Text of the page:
The content within the book is almost as disturbing as its cover – though pretty standard stuff to those familiar with UFO and abduction literature, Strieber’s background as a horror author lends it a more unsettling tone than most. Incidentally, there's also a film adaptation starring Christopher Walken as Strieber -- apparently it's not great, though I've never seen it myself.

*Mysteries of the Unknown: Alien Encounters (1992)

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An absolute plethora of books on UFOs, aliens and the broader “unexplained” were published from the 1970s to the 1990s – just go check out your local second hand bookstore if you don’t believe me. Time-Life’s Mysteries of the Unknown series was one of the most prominent in the genre, spanning a whopping 33 volumes from the late 1980s through to the mid 1990s.
I only read maybe 4 or 5 of these – that was all that my library had, and most of them didn’t interest me – but they have remained as something of a personal gold standard for books on the unexplained. Classy, black faux-leather covers, lavish illustrations (many printed with metallic ink) and filled with interesting (if highly questionable) tales, it’s not hard to see why they were such a hit on release or why they're still so entertaining today.  Look at that ominous cover -- it's worth the price of admission alone!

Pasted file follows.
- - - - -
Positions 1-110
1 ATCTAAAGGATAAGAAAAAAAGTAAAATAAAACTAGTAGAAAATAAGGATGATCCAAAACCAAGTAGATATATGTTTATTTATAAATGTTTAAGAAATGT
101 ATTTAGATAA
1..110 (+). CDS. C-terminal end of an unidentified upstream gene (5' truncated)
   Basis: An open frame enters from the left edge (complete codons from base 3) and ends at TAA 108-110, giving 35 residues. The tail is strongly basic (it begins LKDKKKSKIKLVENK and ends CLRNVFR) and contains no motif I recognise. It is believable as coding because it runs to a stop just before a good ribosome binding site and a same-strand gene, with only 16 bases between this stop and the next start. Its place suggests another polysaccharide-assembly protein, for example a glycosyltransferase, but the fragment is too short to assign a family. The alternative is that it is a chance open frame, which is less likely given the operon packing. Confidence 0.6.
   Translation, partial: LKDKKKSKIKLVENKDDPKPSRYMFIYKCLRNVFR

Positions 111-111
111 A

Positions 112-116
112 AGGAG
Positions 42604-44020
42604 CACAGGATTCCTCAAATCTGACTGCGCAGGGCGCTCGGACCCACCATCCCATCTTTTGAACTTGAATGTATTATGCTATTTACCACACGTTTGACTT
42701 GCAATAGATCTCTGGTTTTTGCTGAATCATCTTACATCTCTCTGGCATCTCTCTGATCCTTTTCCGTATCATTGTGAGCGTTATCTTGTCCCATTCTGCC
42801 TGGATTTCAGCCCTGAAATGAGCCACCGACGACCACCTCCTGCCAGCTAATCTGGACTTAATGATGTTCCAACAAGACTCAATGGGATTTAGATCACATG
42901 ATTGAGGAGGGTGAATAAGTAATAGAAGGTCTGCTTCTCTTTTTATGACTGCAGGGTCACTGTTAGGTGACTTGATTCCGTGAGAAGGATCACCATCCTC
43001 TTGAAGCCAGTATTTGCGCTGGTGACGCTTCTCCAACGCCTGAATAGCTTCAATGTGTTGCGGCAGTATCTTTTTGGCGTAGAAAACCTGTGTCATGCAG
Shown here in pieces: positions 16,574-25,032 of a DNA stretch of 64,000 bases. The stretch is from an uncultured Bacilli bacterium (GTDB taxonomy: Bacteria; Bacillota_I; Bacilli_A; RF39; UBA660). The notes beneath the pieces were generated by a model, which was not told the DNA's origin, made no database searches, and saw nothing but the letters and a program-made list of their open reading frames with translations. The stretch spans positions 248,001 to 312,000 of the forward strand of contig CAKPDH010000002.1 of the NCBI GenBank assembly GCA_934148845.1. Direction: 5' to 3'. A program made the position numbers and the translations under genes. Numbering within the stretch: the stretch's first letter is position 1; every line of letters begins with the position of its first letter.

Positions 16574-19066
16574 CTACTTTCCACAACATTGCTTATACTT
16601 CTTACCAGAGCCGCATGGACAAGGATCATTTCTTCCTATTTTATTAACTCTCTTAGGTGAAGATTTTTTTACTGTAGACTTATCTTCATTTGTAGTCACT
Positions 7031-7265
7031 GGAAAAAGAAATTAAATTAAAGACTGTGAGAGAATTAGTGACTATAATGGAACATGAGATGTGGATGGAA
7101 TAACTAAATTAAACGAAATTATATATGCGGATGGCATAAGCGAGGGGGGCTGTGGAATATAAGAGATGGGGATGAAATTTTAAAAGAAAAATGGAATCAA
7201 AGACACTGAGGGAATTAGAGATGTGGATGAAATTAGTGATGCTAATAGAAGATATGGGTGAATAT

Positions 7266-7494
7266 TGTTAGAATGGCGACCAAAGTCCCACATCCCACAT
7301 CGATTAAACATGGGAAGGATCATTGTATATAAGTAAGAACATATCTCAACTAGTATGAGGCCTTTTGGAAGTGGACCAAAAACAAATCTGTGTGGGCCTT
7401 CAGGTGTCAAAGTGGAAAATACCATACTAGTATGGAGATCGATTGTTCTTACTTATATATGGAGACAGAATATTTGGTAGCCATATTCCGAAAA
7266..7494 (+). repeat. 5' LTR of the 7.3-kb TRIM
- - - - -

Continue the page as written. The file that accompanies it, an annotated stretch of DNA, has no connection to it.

Though I’m sure I read this title as a kid, I recently ordered a 2004 reprint from eBay and found most of it quite unfamiliar. Perhaps it’s been longer than I remember between reads, or maybe I just never read it at all (SCREEN MEMORY ALERT). But it’s pretty much what you’d expect – alien abductions, the evolving nature of the phenomenon over the 20th century, comparisons with folk tales of fairies – and of course, ancient astronauts, with a heavy emphasis on the theories of Zecharia Sitchin. Though I haven’t seen any references to reptilians in there, which would be almost unthinkable were an updated version published today.  
I also spent a lot of time with its companion volume, The UFO Phenomenon, which I’ll hopefully cover in the next part of this series.  

BONUS MATERIAL: You can watch one of the ads for the Mysteries of the Unknown series here – and Julianne Moore showed up in another.

Well, that's it for part one. Hope you enjoyed it! Part two hopefully to come soon.




  1. Good selection of boyhood books. The only one missing (according to a friend who was a school librarian) would be the Guinness book of records (for the nerds), and a horse book for girls. -- Seymour Knutts

  2. The Guinness Book of Records is indeed a classic for this sort of read.